The path delved into the woods next, and the animals became scarcer. The path was quite scenic, though, often strewn with the purple petals of the lilac tree. As the trail meandered towards the hippo pond, I slowed down, pausing every so often to listen. I didn't want to blunder onto one unexpectedly, as hippos kill more people every year than any other animal in Africa. So, it was that I heard the hippos before I saw them. The second time I heard a sharp, puffing exhalation of air, I realized what it was: A submerged hippo surfacing and breathing. I crept along the trail which rose along the edge of an embankment, overlooking the pond. Eventually, I saw them. A group of about 4 hippos partially submerged just off a point of land. I raised my camera, zoomed in all the way, framing them, and -- beep, beep! My batteries died! Hurriedly, I switched a set of spares in, but in the meantime, the hippos noticed me and slowly sank until only their eyes and nostrils showed. I took a few shots, and then crept closer to an overlook about 20 yards from them. I stayed there, watching, snapping an occasional picture and enjoying the show. The four hippos actually did very little other than bob to the surface every now and then, flip their ears and keep an eye on me, but it was an amazing experience being so close to them. I kept my vigil for about half an hour, before moving on and returning to Sondzela Backpackers.
After a short nap, I caught a ride with the staff to an internet cafe on the main road to update family and friends. I then decided to hunt down a shop I'd read about called Swazi Candles, which is known throughout the region. I figured their candles would make nice gifts, so I asked directions at the internet cafe and flagged down one of the local minibus taxis. For 2L (about 15 cents), they dropped me about 10 minutes down the road. I looked around, but didn't see the store. Another passenger pointed to a dirt road and said to go down that road. He noticed a group of small children nearby and instructed them to guide me. When we reached the end of the road, it was obviously a residential drive and a dead end. One of the residents saw me, discovered what I was looking for, and ushered me (and my four tag-a-long kids, who obviously had NO idea where Swazi Candles was!) through a low spot in his barbed wire fence. He pointed through his farm fields to the next road. The white tourist and four Swazi children duly trekked through the fields and across the other main road. Yet another person pointed me to yet another dirt road, which I followed and eventually found the world famous, but well hidden, Swazi Candles. It was definitely worthwhile, though, as their products were gorgeous. I later saw them in the South Africa costing almost twice as much as I paid there.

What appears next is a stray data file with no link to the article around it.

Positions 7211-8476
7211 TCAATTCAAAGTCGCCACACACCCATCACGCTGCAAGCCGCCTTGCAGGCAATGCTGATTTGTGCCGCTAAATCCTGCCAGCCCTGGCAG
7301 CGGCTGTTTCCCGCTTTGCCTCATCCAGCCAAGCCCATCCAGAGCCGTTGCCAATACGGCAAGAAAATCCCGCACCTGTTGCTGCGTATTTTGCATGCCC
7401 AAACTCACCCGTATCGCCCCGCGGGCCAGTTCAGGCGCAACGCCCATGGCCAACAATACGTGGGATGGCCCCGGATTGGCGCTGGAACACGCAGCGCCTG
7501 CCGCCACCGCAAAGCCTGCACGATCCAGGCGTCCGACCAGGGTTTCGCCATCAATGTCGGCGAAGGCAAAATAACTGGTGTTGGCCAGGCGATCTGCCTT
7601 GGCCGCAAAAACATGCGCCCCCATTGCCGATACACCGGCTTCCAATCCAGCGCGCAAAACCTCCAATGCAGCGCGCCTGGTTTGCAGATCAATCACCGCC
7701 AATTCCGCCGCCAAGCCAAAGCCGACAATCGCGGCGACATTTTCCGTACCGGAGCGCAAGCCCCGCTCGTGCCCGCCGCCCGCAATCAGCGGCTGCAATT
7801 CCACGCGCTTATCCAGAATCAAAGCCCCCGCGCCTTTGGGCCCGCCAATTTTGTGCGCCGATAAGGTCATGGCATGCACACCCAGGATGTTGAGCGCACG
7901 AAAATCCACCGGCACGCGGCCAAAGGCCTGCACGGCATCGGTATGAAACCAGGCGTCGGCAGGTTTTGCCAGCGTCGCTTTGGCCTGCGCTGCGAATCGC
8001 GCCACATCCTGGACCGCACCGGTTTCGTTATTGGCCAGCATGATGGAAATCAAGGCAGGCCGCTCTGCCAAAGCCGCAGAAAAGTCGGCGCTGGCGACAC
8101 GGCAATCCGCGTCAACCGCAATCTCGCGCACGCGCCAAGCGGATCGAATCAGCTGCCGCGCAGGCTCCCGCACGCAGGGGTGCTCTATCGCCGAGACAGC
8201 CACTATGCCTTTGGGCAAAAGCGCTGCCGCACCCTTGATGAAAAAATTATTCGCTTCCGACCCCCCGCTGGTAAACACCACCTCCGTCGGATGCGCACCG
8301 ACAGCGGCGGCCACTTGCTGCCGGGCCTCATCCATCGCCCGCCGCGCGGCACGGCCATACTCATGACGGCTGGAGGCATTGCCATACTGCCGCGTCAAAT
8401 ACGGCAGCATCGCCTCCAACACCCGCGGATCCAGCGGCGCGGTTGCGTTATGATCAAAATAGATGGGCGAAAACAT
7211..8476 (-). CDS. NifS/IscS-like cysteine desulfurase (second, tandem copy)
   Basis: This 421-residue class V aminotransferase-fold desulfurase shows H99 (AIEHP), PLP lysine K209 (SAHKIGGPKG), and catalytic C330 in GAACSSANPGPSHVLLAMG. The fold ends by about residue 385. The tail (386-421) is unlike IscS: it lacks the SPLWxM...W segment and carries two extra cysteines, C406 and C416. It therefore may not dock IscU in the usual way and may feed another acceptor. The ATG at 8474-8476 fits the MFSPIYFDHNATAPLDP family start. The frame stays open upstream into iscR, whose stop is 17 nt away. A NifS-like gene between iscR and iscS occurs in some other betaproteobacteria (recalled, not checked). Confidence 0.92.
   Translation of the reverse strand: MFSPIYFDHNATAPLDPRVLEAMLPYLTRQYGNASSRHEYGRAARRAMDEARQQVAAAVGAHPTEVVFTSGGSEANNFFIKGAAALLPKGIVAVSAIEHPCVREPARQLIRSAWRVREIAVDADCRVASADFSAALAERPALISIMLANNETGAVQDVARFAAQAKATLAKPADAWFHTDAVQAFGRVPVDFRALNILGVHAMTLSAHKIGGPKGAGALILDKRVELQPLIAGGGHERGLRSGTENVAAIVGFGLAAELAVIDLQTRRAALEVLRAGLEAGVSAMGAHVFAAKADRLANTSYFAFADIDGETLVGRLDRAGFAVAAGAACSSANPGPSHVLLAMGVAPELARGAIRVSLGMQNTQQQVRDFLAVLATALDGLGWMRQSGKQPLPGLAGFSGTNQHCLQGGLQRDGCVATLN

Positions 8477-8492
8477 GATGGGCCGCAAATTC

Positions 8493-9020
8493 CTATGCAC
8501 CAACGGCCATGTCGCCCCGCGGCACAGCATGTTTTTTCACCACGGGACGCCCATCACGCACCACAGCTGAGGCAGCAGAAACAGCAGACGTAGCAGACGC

The next morning I planned on doing my friends' six hour hike to Execution Rock. Unlike the baking hot day they'd had, my morning dawned cool and misty. I was up at first light and retracing my steps through Mlilwane. If I'd thought I'd see a lot of wildlife the day before, there was twice as much in the early morning. I saw herds of wildebeest (non-snorting variety), zebra and antelope. When I came to where the I thought the trail to the peak diverged from the Hippo Trail, things started to go wrong. The rudimentary map Sondzela provided actually proved to be an impediment. The more I tried to follow it, the more wrong turns I took. I should have simply "followed the bricks." Every couple hundred yards along the Mlilwane trails, the staff has placed a painted brick depicting a footprint, pointing in the direction you're supposed to go.
As it was, my six hour hike turned into a nine hour odyssey through corners of Mlilwane I'd never intended to visit. If I had no luck choosing the right path, I had great luck with wildlife, though. I saw new animals I hadn't the day before, including Bushbuck (who also snort), jackal and a couple varieties of monkeys. The view from atop Execution Rock was superb, despite the gray day (the first of my trip). It was looking only slightly bedraggled that I finally returned to Sondzela, where I was greeted by my friends, who were just returning themselves from a day of shopping in town. Shortly afterwards, the newest crop from the Baz Bus arrived, and it included some of Casper and company's friends from previous Baz Bus legs. The evening only got merrier, at that point. Since a good number of us were leaving in the morning, we had a going away party that night. Which brings me to another way that Sondzela "grows" on you: Beer prices. Their fairly well stocked bar charges just a bit over one dollar for a beer (or Savannah Dry Cider, which Casper and I were drinking). We had great fun that evening, and everyone exchanged e-mail addresses and promised to update the others on our travels.
After a hearty breakfast the next morning, I boarded the shuttle to the main road, then hopped on the Baz Bus with my new friends, and headed out of Swaziland. I took with me memories of many close encounters with Mlilwane's wildlife, and new friendships made with my fellow travelers.